Many of you have already read about the Motorola Droid Razr. Some of you may even be itching to get a hold of the device or have already got one. However, a question must be answered. What if the phone breaks? How repairable is it? Can the repairs be done by the user?
The folks at iFixit have answered these questions with a resounding no, unless the user has some real heart for repairs and is willing to damage the phone further by doing a repair.
The Motorola Droid Razr is incredibly thin at 0.28 inches. However, this comes at great cost. To fit the internals required for the smartphone, Motorola stretched the phone out to 5.15 inches long and 2.71 inches wide. Upon taking the case of the phone apart, iFixit found the Kevlar case is extremely flexible. However, it is not recommended you shoot this phone; it is not bulletproof by any means.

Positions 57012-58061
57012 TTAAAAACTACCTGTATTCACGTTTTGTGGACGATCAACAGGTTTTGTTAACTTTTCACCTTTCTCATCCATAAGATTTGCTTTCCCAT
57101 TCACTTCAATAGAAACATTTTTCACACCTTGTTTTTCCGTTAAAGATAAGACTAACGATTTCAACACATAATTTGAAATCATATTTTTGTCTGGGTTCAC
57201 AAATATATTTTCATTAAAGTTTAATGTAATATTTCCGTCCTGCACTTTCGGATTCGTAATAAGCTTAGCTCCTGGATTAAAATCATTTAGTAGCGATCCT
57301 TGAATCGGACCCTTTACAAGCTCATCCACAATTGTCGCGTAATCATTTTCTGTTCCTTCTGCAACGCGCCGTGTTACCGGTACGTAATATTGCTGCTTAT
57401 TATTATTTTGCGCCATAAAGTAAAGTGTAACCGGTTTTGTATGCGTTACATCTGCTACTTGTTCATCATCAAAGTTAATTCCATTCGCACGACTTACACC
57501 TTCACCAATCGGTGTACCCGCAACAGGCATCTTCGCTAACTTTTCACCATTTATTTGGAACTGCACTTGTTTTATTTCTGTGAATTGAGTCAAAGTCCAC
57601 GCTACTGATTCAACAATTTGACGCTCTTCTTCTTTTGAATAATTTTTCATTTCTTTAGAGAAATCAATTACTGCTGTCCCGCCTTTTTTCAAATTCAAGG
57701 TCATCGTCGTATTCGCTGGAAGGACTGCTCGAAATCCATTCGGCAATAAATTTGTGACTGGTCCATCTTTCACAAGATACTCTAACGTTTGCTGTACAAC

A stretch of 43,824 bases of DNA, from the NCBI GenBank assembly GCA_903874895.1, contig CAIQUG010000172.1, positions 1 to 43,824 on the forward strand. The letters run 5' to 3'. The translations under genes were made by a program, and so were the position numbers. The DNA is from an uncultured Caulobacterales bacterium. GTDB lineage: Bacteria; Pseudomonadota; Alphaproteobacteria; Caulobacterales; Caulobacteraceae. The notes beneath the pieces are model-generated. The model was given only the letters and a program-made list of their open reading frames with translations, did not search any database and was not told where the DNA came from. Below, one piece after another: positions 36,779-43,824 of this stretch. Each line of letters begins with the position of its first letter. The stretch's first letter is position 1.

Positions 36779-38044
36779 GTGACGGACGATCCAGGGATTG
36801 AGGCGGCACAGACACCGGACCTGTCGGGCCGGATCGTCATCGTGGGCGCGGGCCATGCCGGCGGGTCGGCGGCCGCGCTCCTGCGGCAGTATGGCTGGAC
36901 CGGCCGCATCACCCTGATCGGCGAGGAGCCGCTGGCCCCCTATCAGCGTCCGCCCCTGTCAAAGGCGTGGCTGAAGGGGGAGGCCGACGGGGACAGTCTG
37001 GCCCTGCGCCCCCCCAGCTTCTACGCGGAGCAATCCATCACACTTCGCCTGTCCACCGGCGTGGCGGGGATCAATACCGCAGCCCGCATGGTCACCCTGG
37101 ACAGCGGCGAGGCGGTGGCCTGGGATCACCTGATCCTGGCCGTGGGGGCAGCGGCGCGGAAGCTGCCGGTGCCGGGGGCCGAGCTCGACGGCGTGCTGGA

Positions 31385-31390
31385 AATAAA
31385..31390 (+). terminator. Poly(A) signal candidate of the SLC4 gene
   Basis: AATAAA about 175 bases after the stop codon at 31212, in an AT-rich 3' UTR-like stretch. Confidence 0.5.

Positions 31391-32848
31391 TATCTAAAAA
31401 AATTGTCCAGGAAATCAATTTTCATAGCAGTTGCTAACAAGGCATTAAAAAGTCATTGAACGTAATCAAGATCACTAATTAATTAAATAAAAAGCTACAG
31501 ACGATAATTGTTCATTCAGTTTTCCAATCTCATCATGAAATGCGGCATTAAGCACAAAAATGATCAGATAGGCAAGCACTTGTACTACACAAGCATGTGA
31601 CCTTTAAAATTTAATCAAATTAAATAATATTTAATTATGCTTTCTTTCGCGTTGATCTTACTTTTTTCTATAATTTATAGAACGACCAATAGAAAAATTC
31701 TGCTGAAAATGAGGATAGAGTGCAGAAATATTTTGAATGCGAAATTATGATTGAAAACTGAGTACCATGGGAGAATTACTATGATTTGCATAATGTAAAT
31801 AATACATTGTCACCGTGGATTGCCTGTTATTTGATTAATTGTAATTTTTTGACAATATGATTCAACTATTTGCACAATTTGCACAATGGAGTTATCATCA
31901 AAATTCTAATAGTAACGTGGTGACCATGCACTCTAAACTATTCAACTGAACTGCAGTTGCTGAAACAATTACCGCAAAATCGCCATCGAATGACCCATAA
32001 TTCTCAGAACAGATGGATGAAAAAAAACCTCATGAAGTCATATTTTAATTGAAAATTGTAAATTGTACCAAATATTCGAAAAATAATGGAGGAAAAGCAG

The battery is hard to remove and requires a Torx T5 screwdriver to do so. The battery does not use wires to connect to the phone and instead uses contact points. After removing the screw, just pull the battery removal tab to remove the battery. The motherboard is revealed and has a bunch of EMI shields. The camera is connected via ZIF connectors, making removal even harder.
According to iFixit, the phone uses lots of adhesive to hold the phone together. The worst part to fix is the LCD, which is paired to the front panel and its glass. Even if a user breaks the glass, they would have to replace the entire LCD/panel unit. iFixit gave the phone a 4 out of 10 on reparability due to the LCD, adhesive, and parts that felt like they would break.